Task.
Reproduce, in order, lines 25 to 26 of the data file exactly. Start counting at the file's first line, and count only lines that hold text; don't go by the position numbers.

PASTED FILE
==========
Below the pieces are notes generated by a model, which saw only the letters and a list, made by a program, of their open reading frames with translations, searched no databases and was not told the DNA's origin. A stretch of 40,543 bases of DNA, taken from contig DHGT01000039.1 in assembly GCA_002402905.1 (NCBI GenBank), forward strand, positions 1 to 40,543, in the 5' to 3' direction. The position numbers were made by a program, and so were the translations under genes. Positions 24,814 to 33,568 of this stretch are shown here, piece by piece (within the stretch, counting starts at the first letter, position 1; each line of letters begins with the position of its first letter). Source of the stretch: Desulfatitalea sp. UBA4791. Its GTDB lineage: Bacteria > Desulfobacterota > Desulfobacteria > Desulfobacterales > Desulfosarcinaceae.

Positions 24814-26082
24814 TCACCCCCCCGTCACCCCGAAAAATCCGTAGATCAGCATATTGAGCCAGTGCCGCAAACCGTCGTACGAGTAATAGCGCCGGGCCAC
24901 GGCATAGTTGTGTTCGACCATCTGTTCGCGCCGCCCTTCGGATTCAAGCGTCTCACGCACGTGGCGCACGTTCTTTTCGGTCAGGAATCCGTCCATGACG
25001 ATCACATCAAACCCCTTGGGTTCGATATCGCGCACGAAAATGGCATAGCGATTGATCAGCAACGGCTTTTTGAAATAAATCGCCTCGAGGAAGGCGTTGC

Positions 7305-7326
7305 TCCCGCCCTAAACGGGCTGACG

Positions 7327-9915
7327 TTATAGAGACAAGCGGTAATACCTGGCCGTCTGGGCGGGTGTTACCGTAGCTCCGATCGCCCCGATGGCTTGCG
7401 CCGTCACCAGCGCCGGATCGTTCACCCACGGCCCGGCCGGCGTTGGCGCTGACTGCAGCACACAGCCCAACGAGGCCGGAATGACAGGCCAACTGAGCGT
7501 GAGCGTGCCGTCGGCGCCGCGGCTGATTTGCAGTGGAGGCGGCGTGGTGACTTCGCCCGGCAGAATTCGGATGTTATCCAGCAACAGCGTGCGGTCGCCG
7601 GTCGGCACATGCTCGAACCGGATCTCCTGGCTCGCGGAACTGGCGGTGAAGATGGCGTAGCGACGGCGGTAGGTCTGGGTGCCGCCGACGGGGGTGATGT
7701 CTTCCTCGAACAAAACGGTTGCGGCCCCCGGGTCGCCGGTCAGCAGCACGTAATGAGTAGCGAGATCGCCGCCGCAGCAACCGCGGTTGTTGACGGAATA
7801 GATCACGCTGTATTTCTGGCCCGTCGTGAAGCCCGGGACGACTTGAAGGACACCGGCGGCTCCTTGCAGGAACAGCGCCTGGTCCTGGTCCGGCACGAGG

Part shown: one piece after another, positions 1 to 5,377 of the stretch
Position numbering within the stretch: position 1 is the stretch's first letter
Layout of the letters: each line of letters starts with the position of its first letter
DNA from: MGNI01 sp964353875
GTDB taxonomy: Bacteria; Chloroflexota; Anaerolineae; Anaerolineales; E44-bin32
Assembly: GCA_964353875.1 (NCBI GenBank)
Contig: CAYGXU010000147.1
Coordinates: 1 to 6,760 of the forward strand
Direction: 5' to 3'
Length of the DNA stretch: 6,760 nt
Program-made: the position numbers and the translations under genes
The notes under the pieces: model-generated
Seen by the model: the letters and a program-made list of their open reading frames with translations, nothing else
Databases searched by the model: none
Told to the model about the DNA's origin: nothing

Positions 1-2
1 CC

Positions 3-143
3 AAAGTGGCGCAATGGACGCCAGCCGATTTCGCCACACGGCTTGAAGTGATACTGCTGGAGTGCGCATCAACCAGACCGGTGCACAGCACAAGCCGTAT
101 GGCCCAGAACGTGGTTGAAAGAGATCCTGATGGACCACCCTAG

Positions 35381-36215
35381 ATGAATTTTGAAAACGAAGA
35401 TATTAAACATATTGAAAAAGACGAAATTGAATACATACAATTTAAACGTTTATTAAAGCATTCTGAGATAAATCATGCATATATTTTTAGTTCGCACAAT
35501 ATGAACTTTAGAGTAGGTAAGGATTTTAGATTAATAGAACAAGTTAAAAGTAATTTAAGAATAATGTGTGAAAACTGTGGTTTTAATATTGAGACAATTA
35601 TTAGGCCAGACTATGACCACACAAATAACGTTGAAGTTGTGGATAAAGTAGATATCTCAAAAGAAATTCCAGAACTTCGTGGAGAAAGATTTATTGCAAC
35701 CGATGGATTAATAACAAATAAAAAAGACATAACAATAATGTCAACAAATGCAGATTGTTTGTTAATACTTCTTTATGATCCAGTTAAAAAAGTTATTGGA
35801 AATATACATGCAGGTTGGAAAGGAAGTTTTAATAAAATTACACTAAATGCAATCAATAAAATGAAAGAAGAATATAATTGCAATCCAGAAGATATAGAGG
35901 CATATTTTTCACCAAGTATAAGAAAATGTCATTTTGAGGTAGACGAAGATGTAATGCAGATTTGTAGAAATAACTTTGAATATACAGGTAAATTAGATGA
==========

Program-made: the position numbers and the translations under genes
The notes under the pieces: model-generated